Damascus: Two disputes are rapidly unfolding in Lebanon, affecting the formation of a new cabinet which ought to have happened last week but has been postponed until next October 22. Both problems are linked directly to President Michel Aoun and his son-in-law Gebran Basil, an ex-foreign minister who heads Aoun’s Free Patriotic Movement (FPM).
Showdown with Hariri
Last week, former Prime Minister Saad Hariri nominated himself for the premiership, exactly one year after a popular revolution forced him to step down. He automatically received support, albeit unofficial, of 61 out of 128 MPs. His own Future Movement stood firmly behind him, with its 20 MPs, and so did Hezbollah and Amal (a united bloc of 30 MPs), the Social Progressive Party of Druze leader Walid Jumblatt (9 seats) and the Marada Movement of Suleiman Frangieh (3 seats).
FPM said no, however, due to boiling disagreement between Hariri and its leader, Basil, as did the other main Christian party, the Lebanese Forces.
Basil has insisted that if Hariri returns to power, then so would he, given that they had served together in government between 2016-2019. Hariri wants to avoid a Basil comeback at any cost, given that much of the public outcry of the Lebanese Revolution was directed towards Basil personally, accusing him of autocracy, misuse of public office, and corruption.
To free himself from any obligation towards Basil, Hariri has suggested assembling a cabinet of technocrats, where ministers are chosen for their professional merit, rather than political affiliation. That means that Basil can — in his capacity as a party leader — nominate figures for cabinet posts, but not assume them himself.
Basil firmly rejected the proposal, claiming that Hariri himself is no technocrat. He added that both he and Hariri were equal, both being party leaders with a large bloc in Parliament. If one returns to office, then so must the other.
A 2016 agreement between Hariri and Aoun resulted in the Future Movement supporting Aoun for president, and the FPM accepting Hariri as premier. There is no clause in the verbal agreement that forces Hariri to accommodate both Aoun and his son-in-law. Basil nevertheless has the ear of the Lebanese president. He managed to talk him into postponing the cabinet formation talks, insisting that no cabinet will pass without him. Fearing by-elections for parliament that would erode his party’s 24 seat majority, Basil also managed to talk the president into calling them off until next January. They were supposed to take place by no later than October 11.
Instead of Hariri as premier, the Aounists are considering naming either Jamal Kebbe or Jawad Adra as prime minister, or keeping the incumbent Hassan Diab, who had been handpicked for the job by Basil himself. Kebba is a Georgetown University-educated Lebanese employee of the World Bank, handling affairs of the GCC, who is reportedly close to Basil while Adra is a good friend of the president.
“Hariri has made it clear to everybody that his cabinet will not last for more than six months,” explained Lebanese political analyst Fadi Akoum. “It had one objective only, to salvage what can be saved of Lebanon.” Speaking to Gulf News, he added: “This might make it easier for the FPM to stay away, given that this is not a cabinet that will stay for long.”
If Basil decides to stay out of the government, however, then he would have to turn to the opposition for what remains of his father-in-law’s term, which ends in October 2022. “That would trigger ridicule,” said Ghassan Al Hajjar, the editor of the popular Beirut daily Annahar. “How can he be in the opposition when his party is that of the president?”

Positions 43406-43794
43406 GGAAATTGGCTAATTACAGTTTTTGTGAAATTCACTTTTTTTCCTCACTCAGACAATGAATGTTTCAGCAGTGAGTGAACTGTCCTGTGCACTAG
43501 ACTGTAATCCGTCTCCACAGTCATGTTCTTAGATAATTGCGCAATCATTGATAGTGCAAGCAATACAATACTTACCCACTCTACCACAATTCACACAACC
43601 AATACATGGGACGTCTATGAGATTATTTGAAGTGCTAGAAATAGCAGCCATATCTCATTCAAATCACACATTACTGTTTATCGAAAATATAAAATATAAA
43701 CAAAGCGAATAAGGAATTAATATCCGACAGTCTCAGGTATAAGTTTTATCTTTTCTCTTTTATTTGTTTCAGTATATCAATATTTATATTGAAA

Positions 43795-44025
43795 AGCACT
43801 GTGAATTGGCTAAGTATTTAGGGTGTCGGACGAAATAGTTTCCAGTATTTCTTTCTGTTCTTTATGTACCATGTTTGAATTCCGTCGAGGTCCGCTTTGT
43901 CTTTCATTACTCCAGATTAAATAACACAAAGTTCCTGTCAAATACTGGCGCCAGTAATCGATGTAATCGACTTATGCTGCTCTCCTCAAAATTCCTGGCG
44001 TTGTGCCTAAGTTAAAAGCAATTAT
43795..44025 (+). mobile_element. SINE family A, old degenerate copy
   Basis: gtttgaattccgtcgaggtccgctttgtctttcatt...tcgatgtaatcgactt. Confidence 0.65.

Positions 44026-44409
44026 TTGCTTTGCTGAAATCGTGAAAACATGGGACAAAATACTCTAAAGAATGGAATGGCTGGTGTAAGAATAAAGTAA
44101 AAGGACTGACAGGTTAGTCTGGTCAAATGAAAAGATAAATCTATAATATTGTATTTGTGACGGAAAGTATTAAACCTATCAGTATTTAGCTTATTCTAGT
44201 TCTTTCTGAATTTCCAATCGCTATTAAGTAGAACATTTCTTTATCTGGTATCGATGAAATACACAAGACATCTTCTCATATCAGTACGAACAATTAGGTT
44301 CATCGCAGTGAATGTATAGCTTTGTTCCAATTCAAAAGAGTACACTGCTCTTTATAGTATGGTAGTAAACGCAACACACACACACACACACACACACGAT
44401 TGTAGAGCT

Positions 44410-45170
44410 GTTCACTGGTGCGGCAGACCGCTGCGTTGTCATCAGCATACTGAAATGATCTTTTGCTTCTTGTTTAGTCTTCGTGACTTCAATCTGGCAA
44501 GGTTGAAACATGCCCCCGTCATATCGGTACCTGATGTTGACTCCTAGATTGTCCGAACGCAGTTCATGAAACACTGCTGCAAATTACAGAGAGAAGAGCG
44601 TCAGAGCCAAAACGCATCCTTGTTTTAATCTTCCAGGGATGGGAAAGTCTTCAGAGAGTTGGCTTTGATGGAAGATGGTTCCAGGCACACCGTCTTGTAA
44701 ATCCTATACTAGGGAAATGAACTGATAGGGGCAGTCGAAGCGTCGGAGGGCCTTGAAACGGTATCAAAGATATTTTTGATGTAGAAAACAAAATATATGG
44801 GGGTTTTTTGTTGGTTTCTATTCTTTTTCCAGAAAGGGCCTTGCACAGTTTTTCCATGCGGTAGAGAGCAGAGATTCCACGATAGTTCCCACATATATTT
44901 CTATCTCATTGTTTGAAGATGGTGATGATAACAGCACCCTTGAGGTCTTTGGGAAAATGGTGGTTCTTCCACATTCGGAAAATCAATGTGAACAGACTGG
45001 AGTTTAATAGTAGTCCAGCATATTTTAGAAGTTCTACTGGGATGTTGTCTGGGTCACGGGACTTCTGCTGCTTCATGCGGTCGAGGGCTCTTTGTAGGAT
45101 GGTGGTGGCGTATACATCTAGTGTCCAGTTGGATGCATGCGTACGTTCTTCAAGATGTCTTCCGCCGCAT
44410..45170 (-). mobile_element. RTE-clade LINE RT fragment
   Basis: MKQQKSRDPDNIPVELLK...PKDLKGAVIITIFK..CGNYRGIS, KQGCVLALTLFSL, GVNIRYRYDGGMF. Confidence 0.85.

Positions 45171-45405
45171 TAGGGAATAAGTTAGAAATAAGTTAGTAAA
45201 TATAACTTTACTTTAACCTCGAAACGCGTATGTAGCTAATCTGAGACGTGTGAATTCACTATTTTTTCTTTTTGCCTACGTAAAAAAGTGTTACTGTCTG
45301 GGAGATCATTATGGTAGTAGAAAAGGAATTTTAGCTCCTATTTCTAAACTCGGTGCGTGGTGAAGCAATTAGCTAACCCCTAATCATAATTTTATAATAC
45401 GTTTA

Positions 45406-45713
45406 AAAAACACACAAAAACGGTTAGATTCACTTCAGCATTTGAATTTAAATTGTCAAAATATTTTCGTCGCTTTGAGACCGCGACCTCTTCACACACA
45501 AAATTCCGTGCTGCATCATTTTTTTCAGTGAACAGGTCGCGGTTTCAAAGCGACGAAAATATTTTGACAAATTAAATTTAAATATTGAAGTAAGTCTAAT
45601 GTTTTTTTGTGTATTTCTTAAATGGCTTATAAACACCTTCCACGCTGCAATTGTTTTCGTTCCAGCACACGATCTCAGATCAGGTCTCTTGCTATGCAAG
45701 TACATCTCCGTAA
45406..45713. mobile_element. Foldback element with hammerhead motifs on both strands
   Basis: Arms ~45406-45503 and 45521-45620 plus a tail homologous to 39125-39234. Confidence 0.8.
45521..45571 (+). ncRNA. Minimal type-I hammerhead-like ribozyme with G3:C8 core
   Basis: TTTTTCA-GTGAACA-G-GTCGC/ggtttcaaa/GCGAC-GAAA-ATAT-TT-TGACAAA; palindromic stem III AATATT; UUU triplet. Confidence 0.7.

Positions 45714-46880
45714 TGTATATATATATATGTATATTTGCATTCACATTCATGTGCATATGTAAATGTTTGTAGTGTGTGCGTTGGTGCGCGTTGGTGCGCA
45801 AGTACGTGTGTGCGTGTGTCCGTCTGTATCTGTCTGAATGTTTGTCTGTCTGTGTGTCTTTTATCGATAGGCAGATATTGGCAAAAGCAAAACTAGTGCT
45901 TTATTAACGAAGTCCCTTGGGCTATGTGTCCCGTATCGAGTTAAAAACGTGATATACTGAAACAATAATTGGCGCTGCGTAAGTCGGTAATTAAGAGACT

Ruptures with Hezbollah
And if Aoun’s spat with Hariri were not enough, then came an alarming quarrel with Hezbollah, his main ally in Lebanese domestic politics. Hezbollah had approved the commencement of UN-sponsored Lebanese-Israeli talks starting October 14, conditioning however that they are not direct nor carried out by civilian figures, neither from the Foreign Ministry or the Presidential Palace. These were technical talks, they insisted, with no political agenda, aimed exclusively at demarcation of Lebanon’s maritime border with Israel and ending dispute over 860 square kilometres of what looks like gas-rich waters.
Aoun said yes, but unilaterally added civilians to the Lebanese delegation, who were asked to report to him directly rather than to the delegation’s head General Bassam Yassin. Aoun’s insistence to get more involved in the talks are due to an increased feeling of weakness and helpless that engulfs the president, who has suffered from recent back-to-back setbacks and character assassination, starting with the financial meltdown leading up to the blast at Beirut airport on August 4.
His decision to attach civilians to the talks has raised the ire of Hezbollah. They did not criticise him publicly but through the Hezbollah-backed newspaper, Al Akhbar. Hours before the negotiations commenced, Hezbollah issued a statement of condemnation, bringing their relationship with the FPM to a dangerous low.
Hezbollah had originally tried containing the crisis, asking to Aoun to reconsider, but he refused. This was no small issue, reported Al Akhbar, which was the first to say that the Hezbollah-Aoun agreement of 2006 was now at stake. Back then, they had agreed to support Aoun’s bid for the presidency and he promised to support their arms. He fulfilled his part of the pact during the war with Israel later that summer, and later when they entered the Syrian conflict in 2012. They did their share in 2016, making him president of the republic.
“Their agreement of 2006 has changed,” added Hajjar who, speaking to Gulf News, concluded: “The chances of its revival are declining, but it has not been declared dead yet.”